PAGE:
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July 10--PORTLAND, Maine -- A national report found 98 percent of Maine's fatal car crashes occurred on rural, noninterstate roads in 2012 as the amount of rural road pavement in poor condition rose about 9 percentage points from three years prior. The percentage of deficient rural bridges rose one point from the 2009 report.
The latest rural road assessment released Thursday from the Washington, D.C.-based nonprofit research group The Road Information Program, TRIP, found that 161 of 164 fatal Maine crashes happened on rural roads in 2012, compared with 137 of 159 fatal crashes, or 86 percent, in 2009.
Maine ranked far higher than the national average -- around 50 percent -- both years but jumped from fourth to the highest state in the country for the share of vehicle fatalities that happened on rural roads.
While Maine far outpaced the national average and the next-highest North Dakota -- 81 percent -- for the share of all fatal crashes on rural roads, it does not mean Maine roads were the nation's most dangerous. The TRIP report estimated Maine had two fatalities for every 100,000 miles traveled on rural roads in 2012, placing it 26th nationally. That's half the rate of South Carolina, which had the deadliest rural roads in that year.
By contrast, Maine had the safest interstate in the country, with just 26 deaths per 100,000 miles traveled on urban roads and the interstate. For all roadways, Maine placed 26th by that measure.
Maria Fuentes, executive director of the Maine Better Transportation Association, said that rural road quality is a "huge issue" that every state is facing.
"There is data that shows there are more accidents on rural roads that aren't in good shape," Fuentes said in a phone interview. "So it's a safety issue and it's an economic issue. And I think it's something that impacts every person in the state."
Fuentes said the problem has been exacerbated in recent years by gridlock in Washington, D.C., echoing a statement of TRIP's latest rural roads report that calls on the federal government to boost funding for the federal Highway Trust Fund.
A cash shortfall projected by the Congressional Budget Office could mean $196 million in cuts to highway and transit improvements in Maine, the report states, if Congress doesn't allocate more money to the fund by Oct. 1.
"The impact of inadequate federal surface transportation revenues could be felt as early as this summer, when the balance in the Highway Account of the federal Highway Trust Fund is expected to drop below $1 billion, which will trigger delays in the federal reimbursement to states for road, highway and bridge projects, which would likely result in states delaying numerous projects," the report states.
Fuentes said that lagging federal funding is matched with decreased investment at the state level. In the 1970s, she said, about 26 percent of state revenues went to transportation; that figure is now closer to 10 percent.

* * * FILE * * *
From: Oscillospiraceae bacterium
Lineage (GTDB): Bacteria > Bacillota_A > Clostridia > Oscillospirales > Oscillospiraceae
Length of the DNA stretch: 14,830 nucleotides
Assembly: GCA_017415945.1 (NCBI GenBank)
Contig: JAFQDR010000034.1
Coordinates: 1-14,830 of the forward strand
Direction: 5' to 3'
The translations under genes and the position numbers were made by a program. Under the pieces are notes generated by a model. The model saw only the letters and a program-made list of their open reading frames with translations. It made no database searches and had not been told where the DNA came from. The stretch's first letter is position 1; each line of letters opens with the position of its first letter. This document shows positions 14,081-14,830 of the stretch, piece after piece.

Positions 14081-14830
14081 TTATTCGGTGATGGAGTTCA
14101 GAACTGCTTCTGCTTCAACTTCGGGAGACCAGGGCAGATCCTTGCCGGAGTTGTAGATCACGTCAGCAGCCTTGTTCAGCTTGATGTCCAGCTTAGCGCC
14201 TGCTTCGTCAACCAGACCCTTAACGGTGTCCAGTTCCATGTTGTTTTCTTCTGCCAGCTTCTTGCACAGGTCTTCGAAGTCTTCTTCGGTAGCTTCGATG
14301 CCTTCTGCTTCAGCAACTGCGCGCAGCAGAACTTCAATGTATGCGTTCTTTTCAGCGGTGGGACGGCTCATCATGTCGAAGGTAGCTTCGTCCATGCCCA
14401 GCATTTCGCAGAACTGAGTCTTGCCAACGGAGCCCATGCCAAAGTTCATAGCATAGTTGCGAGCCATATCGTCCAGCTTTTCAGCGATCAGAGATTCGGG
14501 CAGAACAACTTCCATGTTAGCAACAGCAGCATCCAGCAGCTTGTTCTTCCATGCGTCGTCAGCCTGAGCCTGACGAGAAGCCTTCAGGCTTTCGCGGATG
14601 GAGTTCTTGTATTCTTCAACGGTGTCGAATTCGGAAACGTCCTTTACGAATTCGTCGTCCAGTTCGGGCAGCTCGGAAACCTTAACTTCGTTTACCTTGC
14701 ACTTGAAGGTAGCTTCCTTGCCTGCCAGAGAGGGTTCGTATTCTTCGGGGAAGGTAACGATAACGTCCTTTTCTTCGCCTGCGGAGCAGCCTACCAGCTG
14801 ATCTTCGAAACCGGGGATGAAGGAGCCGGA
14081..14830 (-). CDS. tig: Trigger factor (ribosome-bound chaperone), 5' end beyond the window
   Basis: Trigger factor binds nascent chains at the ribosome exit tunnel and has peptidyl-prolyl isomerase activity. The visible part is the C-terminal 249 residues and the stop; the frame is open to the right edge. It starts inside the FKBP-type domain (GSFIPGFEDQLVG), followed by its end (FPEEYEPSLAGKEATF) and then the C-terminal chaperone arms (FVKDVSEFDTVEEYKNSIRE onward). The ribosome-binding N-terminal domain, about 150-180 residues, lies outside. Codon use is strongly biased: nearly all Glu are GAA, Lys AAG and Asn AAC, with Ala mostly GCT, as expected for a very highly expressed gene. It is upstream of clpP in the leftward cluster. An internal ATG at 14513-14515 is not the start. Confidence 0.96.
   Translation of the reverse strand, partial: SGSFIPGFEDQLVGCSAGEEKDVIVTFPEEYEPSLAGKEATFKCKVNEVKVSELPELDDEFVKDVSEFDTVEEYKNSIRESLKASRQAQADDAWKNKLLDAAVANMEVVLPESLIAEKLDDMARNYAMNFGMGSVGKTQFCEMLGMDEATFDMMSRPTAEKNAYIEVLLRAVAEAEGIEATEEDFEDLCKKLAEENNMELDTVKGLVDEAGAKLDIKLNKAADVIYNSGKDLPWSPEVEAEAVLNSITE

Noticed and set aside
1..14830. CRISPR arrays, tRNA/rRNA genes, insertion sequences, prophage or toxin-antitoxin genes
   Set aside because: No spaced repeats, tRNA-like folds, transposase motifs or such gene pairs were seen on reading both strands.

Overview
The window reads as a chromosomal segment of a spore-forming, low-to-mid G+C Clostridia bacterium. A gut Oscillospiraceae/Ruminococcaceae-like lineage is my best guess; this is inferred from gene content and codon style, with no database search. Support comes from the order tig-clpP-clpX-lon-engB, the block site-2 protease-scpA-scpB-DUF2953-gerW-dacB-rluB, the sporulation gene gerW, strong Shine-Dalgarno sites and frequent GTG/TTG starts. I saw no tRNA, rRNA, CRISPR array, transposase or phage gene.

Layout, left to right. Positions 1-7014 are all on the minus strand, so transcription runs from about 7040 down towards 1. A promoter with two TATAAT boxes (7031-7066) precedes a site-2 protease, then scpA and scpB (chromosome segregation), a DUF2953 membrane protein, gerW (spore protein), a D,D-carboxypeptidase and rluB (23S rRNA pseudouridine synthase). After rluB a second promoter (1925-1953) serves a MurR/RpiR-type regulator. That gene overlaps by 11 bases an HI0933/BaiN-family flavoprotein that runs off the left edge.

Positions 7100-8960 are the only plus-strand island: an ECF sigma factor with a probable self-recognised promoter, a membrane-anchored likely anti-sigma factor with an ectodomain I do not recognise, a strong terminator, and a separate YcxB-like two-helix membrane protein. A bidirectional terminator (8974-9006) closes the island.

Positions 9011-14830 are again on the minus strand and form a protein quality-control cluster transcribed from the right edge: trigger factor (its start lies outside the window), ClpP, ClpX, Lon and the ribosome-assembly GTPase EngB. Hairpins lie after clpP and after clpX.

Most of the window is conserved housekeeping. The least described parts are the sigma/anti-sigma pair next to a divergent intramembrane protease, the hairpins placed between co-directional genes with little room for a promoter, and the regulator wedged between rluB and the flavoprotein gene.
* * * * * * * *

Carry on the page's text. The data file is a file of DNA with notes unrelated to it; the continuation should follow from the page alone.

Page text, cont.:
"With the federal government not being the partner that they once were with the states, states are having to figure out on their own how to maintain their system, and it's been very difficult," she said.
Jim Hanley, who handles government relations for Westbrook-based Pike Industries and is president of the Maine Better Transportation Association, said in a statement that the the rising percentage of rural road pavement in poor condition harms Maine's economy.
"Every year [Maine Department of Transportation] posts more than 2,000 miles of state roads for months in the spring, and that has a profound effect on our rural economy -- inhibiting the movement of goods and services and putting the public safety at risk," Hanley said.
In 2012, a TRIP report estimated that Mainers paid between $299 and $526 per year for car repair costs because of bad roads, a rise from October 2009.
According to the group's website, its funders include businesses involved in highway and transit engineering and construction, insurance companies, equipment manufacturers, distributors and suppliers and others it says are concerned "with an efficient and safe surface transportation network."
The latest report also points to agriculture as an industry bearing the brunt of bad roads. Earlier this year, USDA data showed the number of Maine farms is on the rise.
"Certainly local farming is an area in which we're really seeing some very positive growth," Fuentes said. "But we're not giving them the support in terms of the transportation network that we should be."
Ted Talbot, spokesman for Maine's transportation department, said he couldn't comment on road conditions broadly without knowing which roads the TRIP study identified as in poor condition. In its three-year work plan, released in January, the department estimated funding for its core highway and bridge programs will fall about $100 million short.
Rocky Moretti, TRIP's director of policy and research, said in an email that the group's data "does not include any additional data on actual bridges or roads" but its pavement data includes rural arterials, or high-capacity roads, and collectors, which are low-to-moderate capacity roads.
While the latest report gives a general overview of the condition of rural roads in the state, Fuentes said her organization will get more specific next week, revealing its choice for the "Worst Road in Maine Contest."
As for bridges, the report found 16 percent of the state's rural bridges were structurally deficient, compared with 15 percent in 2010. The study is one of many issued on infrastructure quality each year.
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